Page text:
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Customized DUO MFA for Veeam hardened repositories – Part I

  • May 10, 2022
  • 21 min read
Cloud and Virtualization Architect. Didier is an IT veteran with over 20 years of expertise in Microsoft technologies, storage, virtualization, and networking. Didier primarily works as an expert advisor and infrastructure architect.
Cloud and Virtualization Architect. Didier is an IT veteran with over 20 years of expertise in Microsoft technologies, storage, virtualization, and networking. Didier primarily works as an expert advisor and infrastructure architect.


This article will protect all local users on an Ubuntu system with Multi-Factor Authentication (MFA). We will use a smartphone and a FEITIAN security key with biometrics (fingerprints). You might say, that’s easy enough. Correct! But it is a bit less straightforward when you can only use password authentication with MFA for one account. For the others, such as the sudo account, the requirement is to use both public key authentication and password authentication for SSH.

In part I of this series, which you are reading now, we configure DUO MFA to protect the credentials for a Veeam hardened repository. After that works, we will add public key authentication and make sure this works with MFA in part II. On top of that, we require that you still need to enter the password for the sudo account. The Veeam service account should support MFA but must not use public-key authentication, but only password authentication.

Technologies used

You must run Veeam Backup & Replication (VBR) v11a or later. Older versions of VBR do not have the hardened repository with single-use credentials capability. I run VBR on Windows Server 2022 at the time of writing. For the operating system of the Veeam hardened repositories, I run Ubuntu 20.04 LTS for the Veeam hardened repositories. The 22.04 LTS is available when writing this, but with OEM hardware support as a requirement, I stick to 20.04 for now. The file system is XFS with fact cloning enabled. I leverage RAID 60 on the Dell EMC R740-DX2 servers, which boot from mirrored BOSS SSDs and have a PERC H740P raid controller with 8GB of cache with 26 HDD attached. With disk sizes from 8TB to 16TB, this gives you real-world usable storage from 145TB to 290TB with dual parity on 24 disks and two global hot spare disks. Rebuild times are long with large HHDs. That’s why we have two global hot spares. With this number of disks, RAID 60 helps survive multiple disk failures within a short period and gets better IO than RAID 6. Rebuilds can take days or longer as backups jobs are still writing to the storage array. You can read more details about such a configuration in the following article DELL R740XD2 Configuration For Veeam Hardened Repositories.

Networking is 1Gbps for DRAC/Host connectivity and dual 10Gbps or 25Gbps for backup traffic. The switches are Dell EMC PowerSwitch S52XXF-ON series.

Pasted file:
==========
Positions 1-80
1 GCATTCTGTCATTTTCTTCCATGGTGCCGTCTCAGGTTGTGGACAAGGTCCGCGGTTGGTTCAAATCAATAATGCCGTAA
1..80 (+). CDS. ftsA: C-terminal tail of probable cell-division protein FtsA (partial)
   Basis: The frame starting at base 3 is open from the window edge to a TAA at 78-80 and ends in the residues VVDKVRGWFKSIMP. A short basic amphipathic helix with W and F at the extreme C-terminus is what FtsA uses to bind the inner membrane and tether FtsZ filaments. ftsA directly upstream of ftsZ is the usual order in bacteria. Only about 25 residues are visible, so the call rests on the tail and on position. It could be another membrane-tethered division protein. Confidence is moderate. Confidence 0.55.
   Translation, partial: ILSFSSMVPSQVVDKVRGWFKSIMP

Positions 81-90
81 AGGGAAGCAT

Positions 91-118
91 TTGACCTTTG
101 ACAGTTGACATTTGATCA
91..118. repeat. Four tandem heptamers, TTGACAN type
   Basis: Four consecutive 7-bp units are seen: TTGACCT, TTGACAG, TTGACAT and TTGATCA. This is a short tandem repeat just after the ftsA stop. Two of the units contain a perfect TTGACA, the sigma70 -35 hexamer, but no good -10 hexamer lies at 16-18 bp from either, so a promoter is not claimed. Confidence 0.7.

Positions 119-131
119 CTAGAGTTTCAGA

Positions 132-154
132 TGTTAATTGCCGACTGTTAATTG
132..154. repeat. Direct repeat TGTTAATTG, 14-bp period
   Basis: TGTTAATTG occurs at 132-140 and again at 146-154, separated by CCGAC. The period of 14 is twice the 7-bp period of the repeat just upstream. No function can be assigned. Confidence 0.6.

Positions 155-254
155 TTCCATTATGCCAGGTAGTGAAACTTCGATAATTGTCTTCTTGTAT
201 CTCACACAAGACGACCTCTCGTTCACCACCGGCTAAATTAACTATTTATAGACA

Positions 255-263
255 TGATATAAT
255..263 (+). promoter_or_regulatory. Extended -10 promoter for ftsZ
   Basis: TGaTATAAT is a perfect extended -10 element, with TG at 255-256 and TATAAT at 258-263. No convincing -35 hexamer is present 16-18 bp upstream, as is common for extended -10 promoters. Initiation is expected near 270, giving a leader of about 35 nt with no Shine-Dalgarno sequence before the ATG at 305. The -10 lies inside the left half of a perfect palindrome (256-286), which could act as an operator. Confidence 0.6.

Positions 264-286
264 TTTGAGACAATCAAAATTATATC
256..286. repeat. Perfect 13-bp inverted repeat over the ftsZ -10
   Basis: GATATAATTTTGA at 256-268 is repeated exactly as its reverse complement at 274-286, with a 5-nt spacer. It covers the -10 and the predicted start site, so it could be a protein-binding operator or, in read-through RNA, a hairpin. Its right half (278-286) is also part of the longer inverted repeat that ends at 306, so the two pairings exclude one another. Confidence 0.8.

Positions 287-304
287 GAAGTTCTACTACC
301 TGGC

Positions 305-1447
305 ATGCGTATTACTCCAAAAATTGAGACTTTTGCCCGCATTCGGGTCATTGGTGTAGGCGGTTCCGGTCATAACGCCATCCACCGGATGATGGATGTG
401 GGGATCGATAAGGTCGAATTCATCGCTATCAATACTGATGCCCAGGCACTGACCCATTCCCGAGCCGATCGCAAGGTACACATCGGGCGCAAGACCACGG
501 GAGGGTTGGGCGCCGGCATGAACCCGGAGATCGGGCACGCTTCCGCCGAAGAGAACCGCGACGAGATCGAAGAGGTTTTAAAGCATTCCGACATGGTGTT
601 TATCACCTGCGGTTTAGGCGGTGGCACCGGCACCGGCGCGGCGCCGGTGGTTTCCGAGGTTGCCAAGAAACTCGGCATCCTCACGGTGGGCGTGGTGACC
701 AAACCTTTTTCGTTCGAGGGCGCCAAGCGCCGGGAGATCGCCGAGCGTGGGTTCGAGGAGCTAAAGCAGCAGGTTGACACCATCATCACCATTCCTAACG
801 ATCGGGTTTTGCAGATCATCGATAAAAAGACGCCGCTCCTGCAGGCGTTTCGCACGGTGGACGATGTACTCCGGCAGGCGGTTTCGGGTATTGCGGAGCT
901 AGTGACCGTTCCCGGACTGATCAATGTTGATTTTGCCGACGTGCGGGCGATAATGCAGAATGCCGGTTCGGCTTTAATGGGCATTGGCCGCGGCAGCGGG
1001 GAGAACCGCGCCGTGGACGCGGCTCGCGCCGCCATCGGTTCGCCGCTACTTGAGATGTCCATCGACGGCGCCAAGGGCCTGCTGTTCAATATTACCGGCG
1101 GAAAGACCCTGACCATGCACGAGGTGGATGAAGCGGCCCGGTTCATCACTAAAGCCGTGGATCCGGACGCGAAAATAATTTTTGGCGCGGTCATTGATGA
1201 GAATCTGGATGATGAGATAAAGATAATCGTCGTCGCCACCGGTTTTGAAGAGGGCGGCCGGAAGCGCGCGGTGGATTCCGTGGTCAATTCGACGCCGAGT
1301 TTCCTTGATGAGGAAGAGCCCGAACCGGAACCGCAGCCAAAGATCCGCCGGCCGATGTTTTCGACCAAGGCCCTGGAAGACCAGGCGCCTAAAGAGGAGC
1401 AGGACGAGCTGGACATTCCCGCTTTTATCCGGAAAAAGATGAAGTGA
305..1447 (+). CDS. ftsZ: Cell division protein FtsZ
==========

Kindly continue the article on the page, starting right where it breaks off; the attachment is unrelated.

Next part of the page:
I use DUO as an MFA provider as they have outstanding capabilities and great support. I like the FEITIAN biometric models such as the K27 (USB-A )and the K26 (USB-C) for my security keys. They also have the newer K49 (USB-C) and K50 (USB-A) models.

The SSH/MFA requirements?

One use case for MFA on Linux servers is Veeam Backup & Replication hardened repositories with immutability. I will use this as an example use case for the configuration in this article. That is also the use case for which I came up with an answer to the challenge of combining public key authentication (SSH) and password authentication (SSH, console, and sudo use) for the administrative accounts (member of the sudo group) of the host. However, the Veeam service account on the hardened repository should only use a password as the single-use credential cannot handle SSH public key authentication for setup and maintenance (updates and upgrades).


The administrative (sudo) account must leverage both public key authentication with a passphrase AND the password when logging in over SSH in combination with an MFA challenge. Next to that, console access and sudo privileges use a password combined with an MFA challenge.

The Veeam service account (the one you configure with single-use credentials) in Veeam backup and replication will only use a password combined with an MFA challenge for SSH, console, and sudo access. Note that this account in production use is not in the sudo group. That is only the case during installation and maintenance (updates and upgrades). That is also when you need to bypass MFA for that account on the DUO admin page.

How do I achieve the requirements?

To achieve the above requirements, we need to use the Duo Unix – 2FA for SSH with PAM Support (pam_duo) module. This module supports SSH, console, and sudo access. Please don’t confuse this with their module, which only covers SSH.

If you follow the instructions and configure this module, you will achieve MFA quickly enough for use with either password or public key authentication. But we want to use both for the sudo account and only passwords for the Veeam service account. That requires some creativity beyond the standard configuration examples.

So first, let’s set up MFA for passwords. Once we have that working, we can introduce public key authentication and ensure it works. Remember, both are required.

That means that for the sudo account used to manage the repository server, we need the SSH private key, which is protected with a passphrase, the password of this account, and approve the MFA challenge by DUO.

All in all, this is a pretty secure setup.


During setup and maintenance, we need to enable SSH on the repository. So make sure SSH is installed and enabled. We must also allow SSH traffic in the firewall since we leverage the Ubuntu User-Friendly Firewall (UFW).

# Install and enable SSH
sudo apt-get install openssh-server
sudo systemctl enable ssh
sudo systemctl status ssh

#check UFW status and enable it, and allow SSH.
sudo ufw status
sudo ufw enable
sudo ufw allow ssh
sudo ufw status ssh

Once the hardened repository goes into production, you can disable SSH and block it in the firewall.